Apple makes a big deal about being at the forefront of privacy protection online. So it’s surprising that, for all these years, Siri has required an internet connection to work. It processes all your requests online, even for things that have no online component like setting timers or adjusting volume. So much as utter, “Hey Siri” when not connected to the internet and you’ll get this:
With iOS 15 and iPadOS 15, that’s finally changing. Siri will gain a new on-device speech recognition model on all devices with an A12 Bionic processor or later (that’s an iPhone XS/XR or later). That’s a huge boon to the privacy-conscious, as it means your recorded voice is never, intentionally or unintentionally, leaving your device. Apple has confirmed with Macworld that offline Siri access will not be available in macOS Monterey.
Offline requests and speed benefits
Processing requests offline does more than improve privacy protections, though. You can now make all sorts of requests with Siri without an internet connection. Setting timers and alarms, opening apps, turning on the flashlight, audio playback controls, even asking Siri to read new messages (whatever you’ve received before you went offline)…if the information or function you need doesn’t require an internet connection, odds are Siri will happily do it offline.
Taking a round-trip internet connection out of the process also makes Siri fast. Siri starts listening and carries out actions instantly, with no small pause. It’s going to really change the way we use Siri, not only because it will feel so much more fluid, but because it will become obvious much more quickly when Siri makes a mistake.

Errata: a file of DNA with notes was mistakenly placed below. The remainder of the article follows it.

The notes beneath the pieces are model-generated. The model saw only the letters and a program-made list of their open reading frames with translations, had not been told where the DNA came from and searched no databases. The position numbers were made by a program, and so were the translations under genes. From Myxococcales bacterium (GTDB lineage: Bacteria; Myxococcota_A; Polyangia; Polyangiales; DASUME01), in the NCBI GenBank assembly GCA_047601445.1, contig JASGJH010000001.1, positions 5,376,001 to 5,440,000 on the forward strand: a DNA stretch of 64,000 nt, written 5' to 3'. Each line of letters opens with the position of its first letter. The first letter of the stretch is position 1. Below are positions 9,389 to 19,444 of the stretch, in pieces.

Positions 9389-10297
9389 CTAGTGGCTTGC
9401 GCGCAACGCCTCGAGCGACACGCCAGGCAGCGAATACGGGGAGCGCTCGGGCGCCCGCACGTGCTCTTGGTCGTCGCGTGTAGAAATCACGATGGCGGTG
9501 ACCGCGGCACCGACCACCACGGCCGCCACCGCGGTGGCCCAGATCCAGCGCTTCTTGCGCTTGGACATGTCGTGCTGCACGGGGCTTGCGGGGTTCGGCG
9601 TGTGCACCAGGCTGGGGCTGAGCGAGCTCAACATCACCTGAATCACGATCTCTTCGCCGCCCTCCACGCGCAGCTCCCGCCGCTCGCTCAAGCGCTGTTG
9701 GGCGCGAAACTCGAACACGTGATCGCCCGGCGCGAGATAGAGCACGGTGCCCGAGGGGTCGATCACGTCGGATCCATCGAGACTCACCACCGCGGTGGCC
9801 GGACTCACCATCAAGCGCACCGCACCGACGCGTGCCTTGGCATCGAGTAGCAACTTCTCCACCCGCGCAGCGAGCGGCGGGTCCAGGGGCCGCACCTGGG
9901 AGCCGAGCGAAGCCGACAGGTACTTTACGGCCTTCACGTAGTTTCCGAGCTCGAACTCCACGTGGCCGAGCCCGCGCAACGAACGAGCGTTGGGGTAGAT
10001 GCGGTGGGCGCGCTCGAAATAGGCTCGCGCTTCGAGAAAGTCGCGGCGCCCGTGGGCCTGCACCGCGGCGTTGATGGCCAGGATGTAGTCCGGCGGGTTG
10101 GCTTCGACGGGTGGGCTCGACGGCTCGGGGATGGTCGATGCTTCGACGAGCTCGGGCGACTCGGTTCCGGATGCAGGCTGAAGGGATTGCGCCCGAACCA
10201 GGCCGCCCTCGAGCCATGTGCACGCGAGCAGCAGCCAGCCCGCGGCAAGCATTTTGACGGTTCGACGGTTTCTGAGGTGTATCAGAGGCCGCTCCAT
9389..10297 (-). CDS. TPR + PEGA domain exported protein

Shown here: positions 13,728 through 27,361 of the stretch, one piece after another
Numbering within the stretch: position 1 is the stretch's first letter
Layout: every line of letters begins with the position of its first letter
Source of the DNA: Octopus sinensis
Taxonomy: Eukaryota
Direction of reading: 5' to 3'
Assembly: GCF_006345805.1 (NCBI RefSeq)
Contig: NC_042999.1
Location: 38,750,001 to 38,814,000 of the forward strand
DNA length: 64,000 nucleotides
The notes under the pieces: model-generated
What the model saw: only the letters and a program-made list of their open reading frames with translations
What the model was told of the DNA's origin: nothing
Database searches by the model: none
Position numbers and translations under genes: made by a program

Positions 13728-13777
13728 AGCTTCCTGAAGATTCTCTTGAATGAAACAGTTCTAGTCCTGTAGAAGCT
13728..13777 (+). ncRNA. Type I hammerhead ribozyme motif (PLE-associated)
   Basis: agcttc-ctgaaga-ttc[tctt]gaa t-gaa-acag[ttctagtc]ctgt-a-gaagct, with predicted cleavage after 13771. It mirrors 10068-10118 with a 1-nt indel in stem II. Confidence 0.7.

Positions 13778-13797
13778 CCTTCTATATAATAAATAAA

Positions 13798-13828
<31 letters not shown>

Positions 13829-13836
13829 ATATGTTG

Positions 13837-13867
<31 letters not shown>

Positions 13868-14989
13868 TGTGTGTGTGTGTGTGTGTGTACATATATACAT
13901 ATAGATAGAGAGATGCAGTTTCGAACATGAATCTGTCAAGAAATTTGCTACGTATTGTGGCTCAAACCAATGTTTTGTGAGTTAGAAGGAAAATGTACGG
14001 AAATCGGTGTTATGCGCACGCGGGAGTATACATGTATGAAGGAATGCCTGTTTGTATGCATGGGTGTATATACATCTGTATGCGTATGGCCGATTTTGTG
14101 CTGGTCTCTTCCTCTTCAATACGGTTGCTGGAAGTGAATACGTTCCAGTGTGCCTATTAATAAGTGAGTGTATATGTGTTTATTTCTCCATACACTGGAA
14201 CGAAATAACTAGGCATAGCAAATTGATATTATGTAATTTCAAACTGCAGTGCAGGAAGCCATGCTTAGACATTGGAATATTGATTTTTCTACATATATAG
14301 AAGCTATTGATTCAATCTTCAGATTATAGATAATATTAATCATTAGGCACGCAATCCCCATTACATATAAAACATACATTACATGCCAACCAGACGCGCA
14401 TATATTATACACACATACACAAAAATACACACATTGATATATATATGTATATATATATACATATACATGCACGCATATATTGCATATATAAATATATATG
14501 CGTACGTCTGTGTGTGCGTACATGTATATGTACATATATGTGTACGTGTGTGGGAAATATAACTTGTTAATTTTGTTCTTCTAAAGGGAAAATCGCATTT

Other new Siri features
Apple has a few other touches in store for Siri in iOS 15 and iPadOS 15. None of them are groundbreaking, but all offer quality of life improvements that should make using Apple’s voice assistant a little more delightful.
Siri can (optionally) announce messages in CarPlay.
If you have AirPods, Siri can announce incoming notifications that are time-sensitive (or turn on any notifications from an app in Settings).
You’ll be able to ask Siri to control HomeKit devices at a specific time. For example, “turn off the living room lights at 10 p.m.”
Apple is expanding Siri’s language support, too, with text-to-speech voice support in more languages and mixed Indic English and native language support.
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I have written professionally about technology for my entire adult professional life - over 20 years. I like to figure out how complicated technology works and explain it in a way anyone can understand.